The discussion had to be paused for more than an hour on Tuesday, as the House discussed whether to condemn the racist tweets of President Trump telling four minority congresswomen to “go back” to their “crime-infested” nations. The issue: Nancy Pelosi (D-Calif.) House Speaker used the term “racist.”
….and viciously telling the people of the United States, the greatest and most powerful Nation on earth, how our government is to be run. Why don’t they go back and help fix the totally broken and crime infested places from which they came. Then come back and show us how….Advertisement
— Donald J. Trump (@realDonaldTrump) July 14, 2019
“Every member of this institution, Democratic and Republican, should join us to condemn the president’s racist tweets,” she said. With that, her words triggered a long-standing precedent that you can’t call the president, or even his words, “racist” on the House floor. And from there a frenzy ensued.
Rep. Douglas A. Collins (R-Ga.) asked Pelosi whether she wanted to “rephrase that comment,” but she refused. So Collins asked that her words be “taken down” — struck from the record. Soon, the House rule-keepers were reviewing her remarks like NFL officials looking at a potentially game-changing moment on replay.
The chairman presiding, Rep. Emanuel Cleaver II (D-Mo.), grew so frustrated by the disagreement that he dropped the gavel and said, “I abandon the chair.” Finally, about an hour later, the verdict was in: Pelosi was out of order, and her “words should not be used in debate,” ruled House Majority Leader Steny H. Hoyer (D-Md.).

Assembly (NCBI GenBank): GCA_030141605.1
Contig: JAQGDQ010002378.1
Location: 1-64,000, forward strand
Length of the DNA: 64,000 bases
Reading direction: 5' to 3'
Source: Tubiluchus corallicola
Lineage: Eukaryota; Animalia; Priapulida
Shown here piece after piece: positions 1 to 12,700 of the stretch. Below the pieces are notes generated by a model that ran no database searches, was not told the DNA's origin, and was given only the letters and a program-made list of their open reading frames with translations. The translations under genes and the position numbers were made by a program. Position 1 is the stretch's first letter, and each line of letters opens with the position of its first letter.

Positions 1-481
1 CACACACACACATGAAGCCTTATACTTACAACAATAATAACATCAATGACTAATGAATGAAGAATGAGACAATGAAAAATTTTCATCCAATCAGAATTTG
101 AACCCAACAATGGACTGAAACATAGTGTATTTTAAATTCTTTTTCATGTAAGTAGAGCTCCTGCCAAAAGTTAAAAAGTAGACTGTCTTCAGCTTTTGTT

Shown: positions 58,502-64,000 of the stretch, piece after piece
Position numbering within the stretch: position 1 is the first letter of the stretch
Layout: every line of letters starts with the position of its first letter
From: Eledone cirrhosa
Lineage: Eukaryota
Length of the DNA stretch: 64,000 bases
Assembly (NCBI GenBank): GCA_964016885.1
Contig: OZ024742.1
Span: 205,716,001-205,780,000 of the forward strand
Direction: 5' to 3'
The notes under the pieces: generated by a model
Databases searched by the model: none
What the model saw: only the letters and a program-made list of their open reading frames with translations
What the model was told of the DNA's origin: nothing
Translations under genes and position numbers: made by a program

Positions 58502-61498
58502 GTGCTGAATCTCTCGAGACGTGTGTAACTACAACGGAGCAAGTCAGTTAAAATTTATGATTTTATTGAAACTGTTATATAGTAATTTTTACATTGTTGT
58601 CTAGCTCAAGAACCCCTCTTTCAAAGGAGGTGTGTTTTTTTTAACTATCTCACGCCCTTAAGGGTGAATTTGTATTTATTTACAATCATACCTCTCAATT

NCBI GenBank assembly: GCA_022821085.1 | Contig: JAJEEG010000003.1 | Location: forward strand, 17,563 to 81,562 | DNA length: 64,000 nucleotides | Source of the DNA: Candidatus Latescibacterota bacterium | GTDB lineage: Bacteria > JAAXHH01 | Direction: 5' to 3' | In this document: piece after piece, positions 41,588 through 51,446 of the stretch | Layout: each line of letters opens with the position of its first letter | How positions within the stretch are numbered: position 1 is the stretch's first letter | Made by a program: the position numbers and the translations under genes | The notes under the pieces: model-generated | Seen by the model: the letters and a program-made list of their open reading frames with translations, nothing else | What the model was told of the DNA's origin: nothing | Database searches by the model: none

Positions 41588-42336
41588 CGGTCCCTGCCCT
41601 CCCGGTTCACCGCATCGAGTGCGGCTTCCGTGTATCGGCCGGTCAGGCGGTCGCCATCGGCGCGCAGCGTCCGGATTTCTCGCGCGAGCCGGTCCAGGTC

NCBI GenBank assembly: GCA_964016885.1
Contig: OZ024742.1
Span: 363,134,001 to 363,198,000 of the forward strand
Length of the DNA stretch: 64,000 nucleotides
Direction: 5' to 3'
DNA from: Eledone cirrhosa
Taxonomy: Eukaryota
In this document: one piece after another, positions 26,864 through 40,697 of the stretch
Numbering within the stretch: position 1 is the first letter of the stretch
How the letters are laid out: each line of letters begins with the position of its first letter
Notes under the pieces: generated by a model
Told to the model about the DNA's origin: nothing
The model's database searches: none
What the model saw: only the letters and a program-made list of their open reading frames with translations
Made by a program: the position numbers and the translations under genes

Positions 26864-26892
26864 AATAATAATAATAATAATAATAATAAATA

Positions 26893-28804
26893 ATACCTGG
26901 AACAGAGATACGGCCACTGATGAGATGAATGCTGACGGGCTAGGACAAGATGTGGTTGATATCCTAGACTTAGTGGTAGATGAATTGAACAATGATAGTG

Hoyer was not simply pointing to a House rule book when deciding that the language of Pelosi was out of touch.
The principle used to chastise Pelosi — that lawmakers can not insult the personality of the president — is rooted in the decorum laws of the British Parliament that shaped the knowledge of how Congress should operate for the Founding Fathers, Congressional scientists said.
As Josh Chafetz, a professor at the Cornell Law School, pointed out on Twitter, the decision of Hoyer was based on a precedent discovered in the Parliamentary Practice Manual of Thomas Jefferson. “Speaking irreverently or seditiously against the King in Parliament is against order,” reads the book of 1801.
1/ So, here’s the thing: That’s not a standing rule of the House; it’s a precedential ruling of the chair, set down in the annotated version of Jefferson’s Manual of Parliamentary Practice contained in the House Manual. https://t.co/aomVsuWQXcAdvertisement
— Josh Chafetz (@joshchafetz) July 16, 2019
“U. S. parliamentary process and the manual is rooted in British precedents to a large extent,” Eric Schickler, a political science professor at the University of California at Berkeley, told The Washington Post. “In Britain, it was out of order to speak in parliament to attack the king, to attack the crown directly.”
Finally, the House enacted the resolution condemning the tweets of Trump. Pelosi was not the only Democrat to call Trump’s racist tweets, but she was the only one targeted for unauthorized language by Republicans. Carried by Democrats, the House eventually voted not to pull her words out of the record as well as enable her to continue talking; typically, sitting quietly would be the penalty.